Quercetin (3, 3′, 4′, 5, 7-pentahydroxyflavone, Que) is a flavonoid compound in fruits, vegetables, leaves, and grains. Previous experimental investigations have shown that Que has the potential to scavenge free radicals and stimulate antioxidant enzymes in various animal models [14,15]. In this study, we focused on the effects of Que-scavenging on Nrf2 after TBI. Better understanding the role of Que in Nrf2 in the context of mitochondrial biogenesis after TBI may make the interplay of nuclear and mitochondrial genomes more clear, and thus provide new insights into the molecular mechanisms of mitochondrial dysfunction. We also set out to explore whether the protective effects of Que on mitochondrial biogenesis after TBI are related to Nrf2 pathway activation. Our primary goal in conducting this study was to investigate the ameliorative effect of Que on TBI-induced mitochondria injury and the possible protective mechanisms of Que in mice.

Materials and Methods


Male ICR mice (Animal Experiment Center of Nanjing Medical University, Jiangsu, China) aged 6–8 weeks and weighing 28 g-32 g were used in this study. The mice were housed at 23±1°C with a 12 h light/dark cycle with free access to food and water throughout the study. Experimental protocols were approved by the Animal Care and Use Committee of Nanjing University and conformed to the Guide for the Care and Use of Laboratory Animals set by the National Institutes of Health (NIH).

TBI Model

The TBI model used in this study is based on Marmarou’s weight-drop model as previously described by Flierl et al. and in a study we conducted previously [16,17]. Briefly, mice were anesthetized intraperitoneally with chloral hydrate and placed onto the platform directly under the weight-drop device. A midline longitudinal scalp incision of about 1.5 cm was made, then the fascia was removed to expose the skull. After locating the left anterior frontal area (1.5 mm lateral to the midline on the mid-coronal plane) as the impact area, a 200 g weight was released onto the skull. The scalp wound was then closed with standard suture material. Sham animals underwent the same procedure minus the weight drop.

Experimental design

After 1 week of acclimation, the test mice were divided into four groups (n = 30 for each group): Sham group, TBI group, TBI + vehicle group, and TBI + Que group. Mice in the TBI + Que group were injected with 50 mg/kg Que intraperitoneally (Sigma Aldrich, Shanghai, China) 30 min after the onset of TBI. Mice in the TBI + vehicle group received equal volumes of vehicle (DMSO+0.9% saline) at the corresponding time points. The doses used in this study were determined based on a study on quercetin neuroprotection in an acute hypobaric hypoxia model. All the mice of each group were anesthetized and intracardially perfused with 0.9% saline followed by 4% paraformaldehyde. 24 h post-TBI.

Tissue processing

For western blot analysis, animals were rapidly killed 24 h post-TBI and their ipsilateral cortexes collected. The tissue was positioned directly over the center of the injury site and included both contusions and penumbra. Samples were immediately frozen in liquid nitrogen and stored at -80°C until use. For immunohistochemistry analysis, the whole brain was removed 24 h after TBI and immersed in 4% paraformaldehyde overnight.

Isolation of mitochondria

Mitochondrial and cytosolic proteins were extracted from the left cerebral cortical tissue using the Tissue Mitochondria Isolation Kit for Tissue Protocols (Beyotime Institute of Biotechnology, Shanghai, China) [18]. Fresh tissue samples were homogenized with a Polytron grinder in an ice-cold homogenization buffer and centrifuged at 1000× g for 5 min at 4°C to isolate the nuclear fraction. The obtained supernatants were centrifuged at 3500× g for 10 min at 4°C and the sediment was determined to be mitochondria. The supernatants were collected and centrifuged at 12,000× g for 10 min at 4°C to remove sediment and obtain cytoplasmic proteins. The brain tissue was weighed, homogenized, and centrifuged at 12,000× g for 15 min at 4°C, then the protein content of each sample was determined using a protein assay kit.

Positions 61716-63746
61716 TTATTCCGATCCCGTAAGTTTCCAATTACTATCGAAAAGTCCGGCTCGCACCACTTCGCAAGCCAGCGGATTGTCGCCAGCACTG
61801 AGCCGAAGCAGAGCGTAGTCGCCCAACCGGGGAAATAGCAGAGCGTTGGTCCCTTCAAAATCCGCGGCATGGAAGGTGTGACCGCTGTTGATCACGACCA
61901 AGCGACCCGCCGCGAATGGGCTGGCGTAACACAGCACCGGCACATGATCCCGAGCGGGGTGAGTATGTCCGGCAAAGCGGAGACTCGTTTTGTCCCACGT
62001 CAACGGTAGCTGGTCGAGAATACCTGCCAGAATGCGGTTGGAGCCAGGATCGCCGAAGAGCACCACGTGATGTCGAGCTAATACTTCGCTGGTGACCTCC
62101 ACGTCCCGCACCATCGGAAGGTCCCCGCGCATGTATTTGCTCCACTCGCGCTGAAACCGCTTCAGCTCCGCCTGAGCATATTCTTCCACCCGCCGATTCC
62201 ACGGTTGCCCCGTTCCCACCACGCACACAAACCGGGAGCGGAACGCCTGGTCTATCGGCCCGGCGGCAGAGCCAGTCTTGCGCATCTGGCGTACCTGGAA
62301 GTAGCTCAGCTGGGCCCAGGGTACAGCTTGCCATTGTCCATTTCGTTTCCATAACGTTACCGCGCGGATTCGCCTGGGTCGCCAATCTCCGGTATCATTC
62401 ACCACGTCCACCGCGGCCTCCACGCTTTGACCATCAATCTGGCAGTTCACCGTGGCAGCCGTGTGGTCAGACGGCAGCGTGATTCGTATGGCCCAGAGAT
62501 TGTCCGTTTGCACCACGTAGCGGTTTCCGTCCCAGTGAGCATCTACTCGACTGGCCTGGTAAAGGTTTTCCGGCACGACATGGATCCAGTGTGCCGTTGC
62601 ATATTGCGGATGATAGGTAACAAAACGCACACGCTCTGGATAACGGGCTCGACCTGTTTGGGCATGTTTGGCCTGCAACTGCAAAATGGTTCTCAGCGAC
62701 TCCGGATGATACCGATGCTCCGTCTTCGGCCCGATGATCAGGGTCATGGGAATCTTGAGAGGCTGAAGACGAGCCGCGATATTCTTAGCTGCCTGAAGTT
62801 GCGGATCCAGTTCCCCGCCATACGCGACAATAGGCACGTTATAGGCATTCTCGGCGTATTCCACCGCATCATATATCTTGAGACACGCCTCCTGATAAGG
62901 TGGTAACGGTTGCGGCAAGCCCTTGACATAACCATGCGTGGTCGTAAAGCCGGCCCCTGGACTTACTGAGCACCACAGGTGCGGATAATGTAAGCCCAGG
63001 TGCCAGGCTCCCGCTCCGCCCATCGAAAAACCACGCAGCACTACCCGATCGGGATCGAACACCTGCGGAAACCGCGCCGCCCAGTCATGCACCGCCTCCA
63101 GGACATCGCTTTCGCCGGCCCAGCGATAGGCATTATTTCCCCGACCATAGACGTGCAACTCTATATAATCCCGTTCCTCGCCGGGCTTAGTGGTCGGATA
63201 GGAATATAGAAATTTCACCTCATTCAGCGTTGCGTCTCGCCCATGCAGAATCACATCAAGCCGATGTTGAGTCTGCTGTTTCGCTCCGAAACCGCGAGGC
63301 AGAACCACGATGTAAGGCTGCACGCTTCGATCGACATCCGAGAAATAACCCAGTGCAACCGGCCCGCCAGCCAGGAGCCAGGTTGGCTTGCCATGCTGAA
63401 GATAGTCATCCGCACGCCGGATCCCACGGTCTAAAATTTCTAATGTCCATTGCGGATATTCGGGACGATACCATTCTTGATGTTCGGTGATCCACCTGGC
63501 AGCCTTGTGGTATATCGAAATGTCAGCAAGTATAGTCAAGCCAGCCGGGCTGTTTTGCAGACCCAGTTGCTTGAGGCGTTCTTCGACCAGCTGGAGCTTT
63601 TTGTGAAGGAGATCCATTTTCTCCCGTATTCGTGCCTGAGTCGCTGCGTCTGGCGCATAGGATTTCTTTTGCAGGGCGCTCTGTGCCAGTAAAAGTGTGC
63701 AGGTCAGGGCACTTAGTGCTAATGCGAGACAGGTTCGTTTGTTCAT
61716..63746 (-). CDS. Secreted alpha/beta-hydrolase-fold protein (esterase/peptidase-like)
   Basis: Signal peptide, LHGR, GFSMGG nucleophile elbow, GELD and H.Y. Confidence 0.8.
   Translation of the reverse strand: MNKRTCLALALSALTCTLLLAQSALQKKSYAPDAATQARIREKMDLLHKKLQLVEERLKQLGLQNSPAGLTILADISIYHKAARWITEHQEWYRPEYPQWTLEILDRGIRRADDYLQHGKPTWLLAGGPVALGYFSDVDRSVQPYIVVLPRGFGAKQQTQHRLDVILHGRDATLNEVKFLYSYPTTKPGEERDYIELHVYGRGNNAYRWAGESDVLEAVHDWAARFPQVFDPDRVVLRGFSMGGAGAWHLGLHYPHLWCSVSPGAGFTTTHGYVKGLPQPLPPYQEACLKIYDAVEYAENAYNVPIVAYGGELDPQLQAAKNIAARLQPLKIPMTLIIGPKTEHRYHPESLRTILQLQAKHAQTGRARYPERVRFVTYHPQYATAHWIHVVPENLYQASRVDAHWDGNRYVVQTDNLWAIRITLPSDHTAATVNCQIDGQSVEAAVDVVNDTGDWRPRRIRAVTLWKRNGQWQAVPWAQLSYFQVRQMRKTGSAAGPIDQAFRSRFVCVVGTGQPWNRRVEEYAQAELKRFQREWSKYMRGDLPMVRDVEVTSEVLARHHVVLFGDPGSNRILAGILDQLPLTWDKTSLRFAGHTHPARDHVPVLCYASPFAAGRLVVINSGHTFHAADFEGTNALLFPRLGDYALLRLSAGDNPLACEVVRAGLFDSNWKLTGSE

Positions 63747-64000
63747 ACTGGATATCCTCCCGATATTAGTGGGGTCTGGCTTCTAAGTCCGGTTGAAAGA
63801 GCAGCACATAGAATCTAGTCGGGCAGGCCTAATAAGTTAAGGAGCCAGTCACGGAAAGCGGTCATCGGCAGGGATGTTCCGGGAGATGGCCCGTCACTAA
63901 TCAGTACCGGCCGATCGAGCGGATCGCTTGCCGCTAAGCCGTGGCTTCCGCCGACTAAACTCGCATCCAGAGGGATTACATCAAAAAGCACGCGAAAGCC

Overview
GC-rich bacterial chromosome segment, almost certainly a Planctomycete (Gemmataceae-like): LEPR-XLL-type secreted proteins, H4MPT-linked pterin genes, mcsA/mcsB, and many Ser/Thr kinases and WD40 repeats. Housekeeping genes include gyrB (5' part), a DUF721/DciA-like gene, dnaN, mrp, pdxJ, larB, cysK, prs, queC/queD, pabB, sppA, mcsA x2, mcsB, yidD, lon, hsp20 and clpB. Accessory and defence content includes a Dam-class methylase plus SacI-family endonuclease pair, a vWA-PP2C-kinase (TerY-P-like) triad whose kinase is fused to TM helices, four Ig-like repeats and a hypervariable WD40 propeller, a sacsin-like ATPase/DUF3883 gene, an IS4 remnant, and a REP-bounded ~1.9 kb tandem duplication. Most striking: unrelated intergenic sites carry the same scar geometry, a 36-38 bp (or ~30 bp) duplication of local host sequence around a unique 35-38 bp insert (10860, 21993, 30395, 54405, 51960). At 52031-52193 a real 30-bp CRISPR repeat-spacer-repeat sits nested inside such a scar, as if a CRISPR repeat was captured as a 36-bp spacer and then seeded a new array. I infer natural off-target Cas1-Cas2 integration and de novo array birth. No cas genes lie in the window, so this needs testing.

Western blot analysis

Mitochondrial, nuclear, and cytosolic proteins from the cerebral cortex were extracted and quantified as described in our previous research [17,19]. After the protein concentrations were determined via Bradford method, equal protein amounts (50 ug) per lane were separated by 10% or 12% sodium dodecyl sulfate-polyacrylamide gel electrophoresis and transferred to polyvinylidene-difluoride (PVDF) membranes (Millipore, Bedford, MA, USA). Each he membrane was blocked with 5% skimmed milk for 2 hours at room temperature and incubated overnight at 4°C with primary antibodies H3 (1:1000, Cell Signaling Technology, Danvers, MA, USA), cytochrome c (1:5000, Abcam, Cambridge, MA, USA), Bax (1:400, Abcam, Cambridge, MA, USA), COX IV (1:1000, Cell Signaling Technology, Danvers, MA, USA), β-actin (1:5000, Bioworld Technology, MN, USA), and Nrf2 (1:1000, Abcam, Cambridge, MA, USA). After being washed with TBST (3×10min), the membranes were incubated with goat anti-rabbit horseradish peroxidase (HRP)-conjugated IgG (1:5000, Bioworld Technology, St. Louis Park, MN, USA) for 2 h at room temperature. The membranes were then incubated for 2 h with corresponding secondary antibodies. The protein bands were visualized by enhanced chemiluminescence (ECL) Western blot detection reagents (Millipore, Billerica, MA, USA) and exposure to X-ray film. Developed films were digitized on an Epson Perfection 2480 scanner (Seiko Corp., Nagano, Japan). Band density was quantified using Un-Scan-It 6.1 software (Silk Scientific Inc., Orem, UT, USA), and data were normalized to COX IV, _β-actin, or Histone 3.

Immunohistochemical staining